Health Care Reform – Will Dr Obama Be Able to Cure the US Health System?

Let’s pretend that President Obama is actually Dr Obama, and that his job is to…

Let’s pretend that President Obama is actually Dr Obama, and that his job is to diagnose and treat Supplement Study 2018 the US Health System. What will he find, how will he go about it, and what will be the outcome?
The process of diagnosis is relatively straight forward. Everyone acknowledges that the system is broken and that there are a number of agreed on symptoms of this disorder. Firstly the system is far too costly, consuming almost twice as many dollars per capita as health systems in other Western countries. And this expense is also poorly focused. Over thirty per cent of our health dollars are spent on administrative non-patient care costs (such as insurance companies costs and profits, and excessive administrative costs for providers). We also spend twice as much on medications as other Western countries, and our reimbursement practices inappropriately reward piece rate medicine, particularly doctors who perform interventions, (such as surgeons and radiologists) instead of undertaking prevention and the treatment of chronic illness (such as primary care physicians). Of course the existence of 47 million uninsured is a disgrace and a huge problem, as is the relatively poor quality of overall care provided nationally for the money spent. And finally the whole system is very patchy, with excellence provided relatively cheaply in some areas, and the opposite in many others. All this occurs in the setting of relatively little investment in electronic medical records and modern information technology, which could certainly improve the system.
So what should Dr Obama do? What is his treatment plan? If he addresses some of the problems above, then the task becomes clearer. It is absolutely necessary to introduce some form of national public insurance program, both to insure the currently uninsured, and to provide competition for the excessive number of health insurance companies to make them reduce their rates, increase their cover, and provide better value services. Betterhelp Groupinars It is likely that this process will lead to many of the insurance companies going out of business, and that is fine, because there are way to many at present, and it would be more rational for us to have fewer larger health insurance operations. At the same time the cost of pharmaceuticals has to be addressed – there needs to be a nationally negotiated formulary for core essential drugs that are paid out of the public purse.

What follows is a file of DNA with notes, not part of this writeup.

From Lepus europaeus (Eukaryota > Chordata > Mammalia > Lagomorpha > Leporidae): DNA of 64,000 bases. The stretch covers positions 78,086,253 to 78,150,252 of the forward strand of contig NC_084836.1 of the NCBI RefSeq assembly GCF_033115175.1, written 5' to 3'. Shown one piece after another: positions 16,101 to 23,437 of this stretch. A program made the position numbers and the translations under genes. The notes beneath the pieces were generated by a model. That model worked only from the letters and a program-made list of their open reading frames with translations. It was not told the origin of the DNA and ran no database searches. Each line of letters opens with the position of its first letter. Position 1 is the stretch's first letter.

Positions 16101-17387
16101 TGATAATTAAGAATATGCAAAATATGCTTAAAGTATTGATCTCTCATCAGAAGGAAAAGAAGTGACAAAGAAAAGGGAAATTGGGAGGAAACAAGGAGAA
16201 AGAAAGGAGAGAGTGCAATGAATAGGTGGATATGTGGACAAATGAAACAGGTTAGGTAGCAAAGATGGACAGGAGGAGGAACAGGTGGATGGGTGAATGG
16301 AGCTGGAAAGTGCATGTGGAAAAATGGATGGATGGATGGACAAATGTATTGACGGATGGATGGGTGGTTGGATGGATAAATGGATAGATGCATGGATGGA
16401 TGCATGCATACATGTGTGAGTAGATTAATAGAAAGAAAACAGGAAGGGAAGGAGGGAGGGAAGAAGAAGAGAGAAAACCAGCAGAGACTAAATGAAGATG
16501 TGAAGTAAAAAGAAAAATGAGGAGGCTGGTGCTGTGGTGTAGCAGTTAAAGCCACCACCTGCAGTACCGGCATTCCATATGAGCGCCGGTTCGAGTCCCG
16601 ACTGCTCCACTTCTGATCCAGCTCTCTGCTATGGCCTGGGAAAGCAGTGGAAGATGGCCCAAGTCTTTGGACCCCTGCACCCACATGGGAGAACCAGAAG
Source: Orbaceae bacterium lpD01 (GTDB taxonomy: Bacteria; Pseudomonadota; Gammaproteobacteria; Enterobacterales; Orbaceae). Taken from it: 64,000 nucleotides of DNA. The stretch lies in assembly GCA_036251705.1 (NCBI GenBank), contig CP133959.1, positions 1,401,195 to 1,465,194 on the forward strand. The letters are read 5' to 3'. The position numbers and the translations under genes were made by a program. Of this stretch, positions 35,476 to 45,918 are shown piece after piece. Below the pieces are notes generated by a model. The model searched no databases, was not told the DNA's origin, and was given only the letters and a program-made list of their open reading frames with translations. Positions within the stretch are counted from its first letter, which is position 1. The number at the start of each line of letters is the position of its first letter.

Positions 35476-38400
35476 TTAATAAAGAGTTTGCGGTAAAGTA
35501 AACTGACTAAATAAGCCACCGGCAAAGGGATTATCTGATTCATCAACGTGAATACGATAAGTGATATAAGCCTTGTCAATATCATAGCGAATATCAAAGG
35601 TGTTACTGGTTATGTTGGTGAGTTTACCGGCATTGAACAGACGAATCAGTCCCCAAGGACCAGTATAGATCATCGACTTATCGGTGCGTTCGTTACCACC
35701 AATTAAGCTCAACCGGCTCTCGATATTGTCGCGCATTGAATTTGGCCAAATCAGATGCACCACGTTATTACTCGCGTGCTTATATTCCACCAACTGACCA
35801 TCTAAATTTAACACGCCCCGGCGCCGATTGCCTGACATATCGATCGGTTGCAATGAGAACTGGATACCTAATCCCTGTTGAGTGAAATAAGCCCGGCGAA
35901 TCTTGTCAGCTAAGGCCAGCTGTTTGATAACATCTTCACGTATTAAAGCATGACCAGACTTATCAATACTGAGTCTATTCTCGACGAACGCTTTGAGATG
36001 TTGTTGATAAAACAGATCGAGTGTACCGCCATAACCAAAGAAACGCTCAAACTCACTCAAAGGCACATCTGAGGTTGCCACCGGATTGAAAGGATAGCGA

At the same time the payment structure for providers needs to be changed, and more emphasis paid for services for chronic illness and prevention, and less for interventional medicine, while also encouraging, as is happening, the use of electronic medical record systems and other health information technology initiatives. A single dramatic enhancement would come if he insisted on the introduction of a national health identifier number as this would greatly enhance the ability of providers to exchange health information when necessary, and would greatly simplify billing and administrative processes.
Many other things have to happen, of course, but will Dr Obama and his team be up to this task? We currently have a bloated and inefficient health system, and in any such system there are winners and losers. The winners in today’s health system are insurance companies, the pharmaceutical industry, and large numbers of providers who are used to receiving excessively high incomes for interventional services. The losers are patients, and the country. When looked at broadly, the diagnosis and treatment of our health system is actually relatively straightforward, but it has to be accepted that today’s “winners” will not necessarily remain in that position long term, and that there will be a number of losers as we change the system. Let’s just hope that Dr Obama, and his multidisciplinary health planning team in Congress, are able to push through the reforms the US health system needs so that the patient is no longer the loser.